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McCowan

Overview

McCowan, located on a traffic island at the northeast corner of McCowan Road and Bushby Drive in Scarborough, is the eastern/northern terminus of Line 3. Both tracks carry on east of the station to McCowan Yard, the only maintenance and storage facility serving Line 3. The station has few local trip attractors that are not more conveniently accessible from Scarborough Centre station, barely 500 m west; the surrounding land features parking lots, an empty field, and one grocery store. All bus routes passing the station do so on their way to or from the terminal at Scarborough Centre, the driveway for which sits across the street from McCowan station. Despite these challenges, McCowan managed to serve over 3,800 daily weekday trips in 2018.

The station is arranged on three levels. Line 3 is elevated at this location, and trains serve the highest level. Below this at the western end is a headhouse with two stacked concourse levels, both of which contain fare lines. The upper concourse leads to the sidewalk north along McCowan Road via a pedestrian bridge over a sunken traffic ramp. The lower concourse leads to the sidewalk at the northeast corner of McCowan Road and Bushby Drive. The two concourses are connected both inside and outside the fare paid area.

As with all Line 3 stations, McCowan features two side platforms, both signed as "Westbound to Kennedy via Ellesmere" (compass designations vary by station on Line 3). Both platforms connect to the upper concourse via stairs, and the north platform connects to the lower concourse via ascending and descending escalators. As Line 3 was built before the AODA came into force, McCowan was not built to be universally accessible; Line 3 is also expected to be replaced by an extension of Line 2, so the TTC has not retrofitted the station with elevators.

McCowan's side platform arrangement is unusual for a TTC terminus: the TTC has typically designed permanent termini with island platforms, so that trains board from alternating sides. Moreover, the scissors crossover at McCowan is on approach to the station from the west, so each train can only serve one platform before reversing westbound. As a result, the north platform is used for most service, with eastbound trains crossing over on arrival, and then departing straight westbound. The south platform is open to the public, but typically only used for trains offloading before continuing east into the yard. This operational pattern is enforced by station signage as well as two push gates at the bottom of the stairs leading from the south platform with prominent "do not enter" symbols.

McCowan opened in 1985 and its design aesthetic, consistent with the rest of Line 3, is a product of its time. The platforms are enclosed by a flattened arch roof supported by steel bents. The flat portion of the roof, above the tracks, is solid, with the walls and curved upper corners composed of blue glazed glass and bare aluminum mullions.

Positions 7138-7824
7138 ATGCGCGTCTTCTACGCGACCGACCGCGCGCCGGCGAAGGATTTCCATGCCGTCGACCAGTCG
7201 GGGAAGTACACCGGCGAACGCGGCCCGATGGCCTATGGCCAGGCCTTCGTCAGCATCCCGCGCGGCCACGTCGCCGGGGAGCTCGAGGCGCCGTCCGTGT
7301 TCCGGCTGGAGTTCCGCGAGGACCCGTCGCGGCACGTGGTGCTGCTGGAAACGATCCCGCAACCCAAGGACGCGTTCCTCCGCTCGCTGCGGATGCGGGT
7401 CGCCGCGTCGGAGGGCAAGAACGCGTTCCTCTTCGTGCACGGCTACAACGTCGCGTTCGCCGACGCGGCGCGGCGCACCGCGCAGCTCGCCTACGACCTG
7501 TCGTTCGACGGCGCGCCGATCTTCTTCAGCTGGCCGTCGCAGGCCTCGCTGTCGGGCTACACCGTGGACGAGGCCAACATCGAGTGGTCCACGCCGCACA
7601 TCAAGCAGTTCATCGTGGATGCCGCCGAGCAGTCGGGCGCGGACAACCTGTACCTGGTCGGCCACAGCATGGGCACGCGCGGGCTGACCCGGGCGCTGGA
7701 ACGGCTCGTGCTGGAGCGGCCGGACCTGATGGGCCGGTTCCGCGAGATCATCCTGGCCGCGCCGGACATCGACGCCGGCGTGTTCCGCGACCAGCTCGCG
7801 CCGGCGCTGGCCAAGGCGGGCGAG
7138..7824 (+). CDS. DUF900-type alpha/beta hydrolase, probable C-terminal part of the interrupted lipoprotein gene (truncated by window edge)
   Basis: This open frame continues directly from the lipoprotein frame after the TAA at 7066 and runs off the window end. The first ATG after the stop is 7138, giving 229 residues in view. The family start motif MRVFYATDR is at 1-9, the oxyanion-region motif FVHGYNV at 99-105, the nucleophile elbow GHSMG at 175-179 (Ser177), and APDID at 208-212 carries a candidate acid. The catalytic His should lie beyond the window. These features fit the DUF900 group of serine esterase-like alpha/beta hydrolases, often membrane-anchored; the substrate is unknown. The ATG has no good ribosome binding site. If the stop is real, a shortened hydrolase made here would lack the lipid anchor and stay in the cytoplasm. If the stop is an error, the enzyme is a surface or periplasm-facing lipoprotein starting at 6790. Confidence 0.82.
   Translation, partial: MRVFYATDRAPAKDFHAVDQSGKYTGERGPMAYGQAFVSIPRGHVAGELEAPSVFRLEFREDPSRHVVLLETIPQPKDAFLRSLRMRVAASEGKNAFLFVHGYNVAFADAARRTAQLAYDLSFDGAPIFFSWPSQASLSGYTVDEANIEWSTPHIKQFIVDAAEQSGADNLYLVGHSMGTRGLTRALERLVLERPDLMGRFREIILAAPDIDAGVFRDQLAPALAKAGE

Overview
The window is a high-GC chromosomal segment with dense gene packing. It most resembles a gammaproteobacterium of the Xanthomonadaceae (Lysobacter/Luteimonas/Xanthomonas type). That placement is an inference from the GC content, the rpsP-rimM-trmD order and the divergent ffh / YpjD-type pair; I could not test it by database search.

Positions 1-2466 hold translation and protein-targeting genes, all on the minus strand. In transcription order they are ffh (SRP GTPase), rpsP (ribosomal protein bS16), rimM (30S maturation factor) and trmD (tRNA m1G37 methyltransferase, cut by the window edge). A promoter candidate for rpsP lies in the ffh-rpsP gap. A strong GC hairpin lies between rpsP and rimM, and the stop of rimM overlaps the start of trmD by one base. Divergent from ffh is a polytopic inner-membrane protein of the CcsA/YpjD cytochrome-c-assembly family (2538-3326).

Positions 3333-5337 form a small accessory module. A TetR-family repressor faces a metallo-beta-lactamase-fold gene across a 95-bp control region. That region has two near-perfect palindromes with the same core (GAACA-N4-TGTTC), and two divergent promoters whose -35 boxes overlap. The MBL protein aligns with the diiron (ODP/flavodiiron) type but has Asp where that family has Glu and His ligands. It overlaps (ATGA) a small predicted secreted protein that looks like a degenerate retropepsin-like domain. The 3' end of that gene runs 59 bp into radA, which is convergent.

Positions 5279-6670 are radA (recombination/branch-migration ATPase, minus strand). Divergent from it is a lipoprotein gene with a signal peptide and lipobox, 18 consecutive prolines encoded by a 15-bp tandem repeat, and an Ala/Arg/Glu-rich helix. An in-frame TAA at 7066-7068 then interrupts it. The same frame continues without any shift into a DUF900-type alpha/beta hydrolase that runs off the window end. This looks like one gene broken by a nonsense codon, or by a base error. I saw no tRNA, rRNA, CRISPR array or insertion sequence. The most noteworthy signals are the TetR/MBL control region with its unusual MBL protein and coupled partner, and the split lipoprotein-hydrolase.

Station Facts 

  • Opening Date:
    • March 24, 1985
  • Internal ID: 7RT
  • Lines:
    • Line 3 Scarborough
  • Previous Station:
    • Scarborough Centre
  • Following Station:
    • (Terminus)
  • Entrances: 2 (0 accessible)
  • Fare Gates: 7
  • Booths: 1
  • PRESTO Card Vending Machines: 2
  • PRESTO Reloading Machines: 2
  • POP Transfer Printers: 2
  • Elevators: 0
  • Escalators: 2 (+2 never installed)

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Unique Features

The distance between McCowan and Scarborough Centre stations is the shortest on the TTC network outside of downtown Toronto. As a point of trivia, McCowan is both the easternmost station in the TTC rapid transit network, and the only station name to feature a "Mc" prefix. Its status as the easternmost outpost of the system will likely be assumed, perhaps surprisingly, by the planned Line 2 station at Lawrence and McCowan, which due to the tilt of Toronto's street grid away from true compass directions, is technically further to the east.

McCowan is unique for the worse in how it interfaces with pedestrian infrastructure: the station headhouse interrupts the sidewalk, forcing all pedestrian traffic on the east side of McCowan Road to pass through the headhouse and change levels via a staircase. In this way, of all TTC stations, McCowan is exceptionally inaccessible.

The unusual layout of McCowan station, seemingly overbuilt for the traffic it handles, reflects the original intent for the Scarborough RT (as it was known) to eventually be extended northeast. Empty escalator channels from the south platform to the lower concourse mirror the layout of the north platform. These, in addition to the very existence of the south platform, complicated pedestrian and car infrastructure, and empty lands surrounding the station, reflect the long-range planning goals for more intense development spreading outward from Scarborough Centre. This may yet come to pass, as the replacement Line 2 extension is set to follow McCowan Road past the site of the current McCowan station.


Platform Photos


Interior Photos


Exterior Photos


Scarborough Centre

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